From the Book of Common Prayer
Although he began as a conservative archbishop, opposed to the progressive liberation theology that was popular among those seeking to help poor farmers in El Salvador, Oscar Romero was deeply impact when his friend, a priest, was assassinated as a result of commitment to social justice. Through weekly homilies on national radio, Romero advocated an end to the government and the military. He was not successful in ending the violence: more than seventy-five thousand Salvadorans would eventually be killed, one million would leave the country, and another million would be left homeless. Because of his prophetic witness, Romero became a target of assassination. As he was saying Mass on March 24th, 1980, he was shot and killed. “A bishop will die,” Romero had said, foreseeing his own fate, “but the church of God—the people—will not perish.”
Oscar Romero wrote, “It helps, now and then, to step back and take the long view. The Kingdom is not only beyond our efforts: it is beyond our vision. We accomplish in our lifetime only a tiny fraction of the magnificent enterprise that is the Lord’s work. Nothing we do is complete, which is another way of saying that the Kingdom always lies beyond us. No sermon says all that should be said. No prayer fully expresses our faith. No confession brings perfection. No pastoral visit brings wholeness. No program accomplishes the Church’s mission. No set of goals and objectives includes everything. That is what we are about. We plant the seeds that one day will grow. We water seeds already planted knowing they hold future promise. We lay foundations that will need further development. We provide yeast that affects far beyond our capabilities. We cannot do everything and there is a sense of liberation in realizing that. This enables us to do something, and to do it very, very well. It may be incomplete, but it is a beginning, a step along the way, an opportunity for the Lord’s grace to enter and do the rest. We may never see the end results, but that is the difference between the Master Builder and the worker. We are workers, not master builders; ministers, not messiahs. We are prophets of a future that is not our own.”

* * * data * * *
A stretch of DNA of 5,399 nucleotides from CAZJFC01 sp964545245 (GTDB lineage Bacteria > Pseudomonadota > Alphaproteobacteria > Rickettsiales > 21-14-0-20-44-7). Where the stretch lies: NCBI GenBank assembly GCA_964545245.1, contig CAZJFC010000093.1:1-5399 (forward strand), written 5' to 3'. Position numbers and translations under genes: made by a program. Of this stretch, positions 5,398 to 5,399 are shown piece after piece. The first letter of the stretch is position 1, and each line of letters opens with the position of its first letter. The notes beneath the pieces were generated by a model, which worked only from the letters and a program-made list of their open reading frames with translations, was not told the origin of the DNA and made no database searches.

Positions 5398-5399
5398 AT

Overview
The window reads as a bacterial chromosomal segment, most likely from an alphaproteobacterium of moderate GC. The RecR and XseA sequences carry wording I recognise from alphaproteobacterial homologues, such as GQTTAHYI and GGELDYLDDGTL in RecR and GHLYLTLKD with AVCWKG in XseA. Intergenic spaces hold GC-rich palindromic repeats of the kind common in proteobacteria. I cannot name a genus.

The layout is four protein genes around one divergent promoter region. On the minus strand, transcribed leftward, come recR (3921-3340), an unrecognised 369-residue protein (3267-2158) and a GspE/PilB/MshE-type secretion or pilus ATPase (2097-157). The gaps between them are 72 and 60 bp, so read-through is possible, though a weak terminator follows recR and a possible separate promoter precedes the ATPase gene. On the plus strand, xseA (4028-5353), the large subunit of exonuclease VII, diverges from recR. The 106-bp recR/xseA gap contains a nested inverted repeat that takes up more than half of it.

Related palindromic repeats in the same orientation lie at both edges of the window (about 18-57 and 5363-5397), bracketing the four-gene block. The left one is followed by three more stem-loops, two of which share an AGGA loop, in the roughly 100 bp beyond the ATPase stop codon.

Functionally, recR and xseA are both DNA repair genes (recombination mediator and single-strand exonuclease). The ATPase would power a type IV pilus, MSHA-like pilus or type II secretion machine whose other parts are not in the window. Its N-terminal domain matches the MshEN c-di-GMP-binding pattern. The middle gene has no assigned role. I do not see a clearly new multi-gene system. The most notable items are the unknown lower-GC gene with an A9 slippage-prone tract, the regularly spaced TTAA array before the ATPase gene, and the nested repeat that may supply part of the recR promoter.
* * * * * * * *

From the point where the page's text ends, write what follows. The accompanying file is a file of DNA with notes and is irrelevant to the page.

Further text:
Lord, we know the world will kill your prophets. Nevertheless, give us words to convict, to heal, to raise up others for justice, and to offer forgiveness for those who harm us. Amen.
May the peace of the Lord Christ go with you, wherever he may send you.
May he guide you through the wilderness, protect you through the storm;
May he bring you home rejoicing at the wonders he has shown you;
May he bring you home rejoicing once again into our doors.